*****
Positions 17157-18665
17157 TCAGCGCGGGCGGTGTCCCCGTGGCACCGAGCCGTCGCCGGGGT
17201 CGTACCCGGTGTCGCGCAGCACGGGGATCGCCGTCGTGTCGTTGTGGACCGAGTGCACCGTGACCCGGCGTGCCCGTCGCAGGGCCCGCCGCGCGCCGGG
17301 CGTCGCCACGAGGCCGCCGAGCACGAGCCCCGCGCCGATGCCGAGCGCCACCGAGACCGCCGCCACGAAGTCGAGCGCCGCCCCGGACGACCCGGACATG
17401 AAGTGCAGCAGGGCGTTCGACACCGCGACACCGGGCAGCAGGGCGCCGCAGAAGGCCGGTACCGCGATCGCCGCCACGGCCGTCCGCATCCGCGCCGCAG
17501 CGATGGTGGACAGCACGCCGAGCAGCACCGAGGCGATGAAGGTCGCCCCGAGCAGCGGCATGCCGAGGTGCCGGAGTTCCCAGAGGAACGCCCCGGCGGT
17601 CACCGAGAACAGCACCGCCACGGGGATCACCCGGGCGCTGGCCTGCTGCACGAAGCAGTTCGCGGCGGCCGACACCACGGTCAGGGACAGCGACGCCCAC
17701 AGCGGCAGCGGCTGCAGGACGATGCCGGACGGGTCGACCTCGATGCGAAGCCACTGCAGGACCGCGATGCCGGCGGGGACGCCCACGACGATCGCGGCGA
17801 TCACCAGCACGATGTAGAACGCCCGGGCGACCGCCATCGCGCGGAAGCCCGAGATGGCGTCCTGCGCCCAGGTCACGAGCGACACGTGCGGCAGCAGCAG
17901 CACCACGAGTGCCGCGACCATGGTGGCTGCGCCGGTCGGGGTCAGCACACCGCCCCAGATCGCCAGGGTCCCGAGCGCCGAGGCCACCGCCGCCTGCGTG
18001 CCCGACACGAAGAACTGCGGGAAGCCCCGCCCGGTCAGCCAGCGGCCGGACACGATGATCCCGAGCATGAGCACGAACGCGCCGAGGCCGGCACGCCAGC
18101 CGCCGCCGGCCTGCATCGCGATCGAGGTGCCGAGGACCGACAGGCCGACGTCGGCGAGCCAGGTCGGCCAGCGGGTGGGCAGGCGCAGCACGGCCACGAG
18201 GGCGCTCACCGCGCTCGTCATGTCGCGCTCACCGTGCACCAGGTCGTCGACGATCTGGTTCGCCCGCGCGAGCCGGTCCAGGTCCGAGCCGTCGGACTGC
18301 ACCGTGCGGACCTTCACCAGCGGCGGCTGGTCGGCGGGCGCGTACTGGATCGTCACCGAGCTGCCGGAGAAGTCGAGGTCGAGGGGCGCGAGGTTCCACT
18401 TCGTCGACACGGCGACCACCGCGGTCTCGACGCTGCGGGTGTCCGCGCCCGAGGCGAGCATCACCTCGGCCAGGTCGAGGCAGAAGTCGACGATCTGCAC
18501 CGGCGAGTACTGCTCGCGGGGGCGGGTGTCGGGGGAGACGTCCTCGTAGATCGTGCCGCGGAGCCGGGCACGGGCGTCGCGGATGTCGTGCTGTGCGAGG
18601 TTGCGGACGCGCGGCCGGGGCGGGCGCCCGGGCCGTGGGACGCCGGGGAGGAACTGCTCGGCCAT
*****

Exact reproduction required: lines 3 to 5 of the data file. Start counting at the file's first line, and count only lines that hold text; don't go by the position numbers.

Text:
17201 CGTACCCGGTGTCGCGCAGCACGGGGATCGCCGTCGTGTCGTTGTGGACCGAGTGCACCGTGACCCGGCGTGCCCGTCGCAGGGCCCGCCGCGCGCCGGG
17301 CGTCGCCACGAGGCCGCCGAGCACGAGCCCCGCGCCGATGCCGAGCGCCACCGAGACCGCCGCCACGAAGTCGAGCGCCGCCCCGGACGACCCGGACATG
17401 AAGTGCAGCAGGGCGTTCGACACCGCGACACCGGGCAGCAGGGCGCCGCAGAAGGCCGGTACCGCGATCGCCGCCACGGCCGTCCGCATCCGCGCCGCAG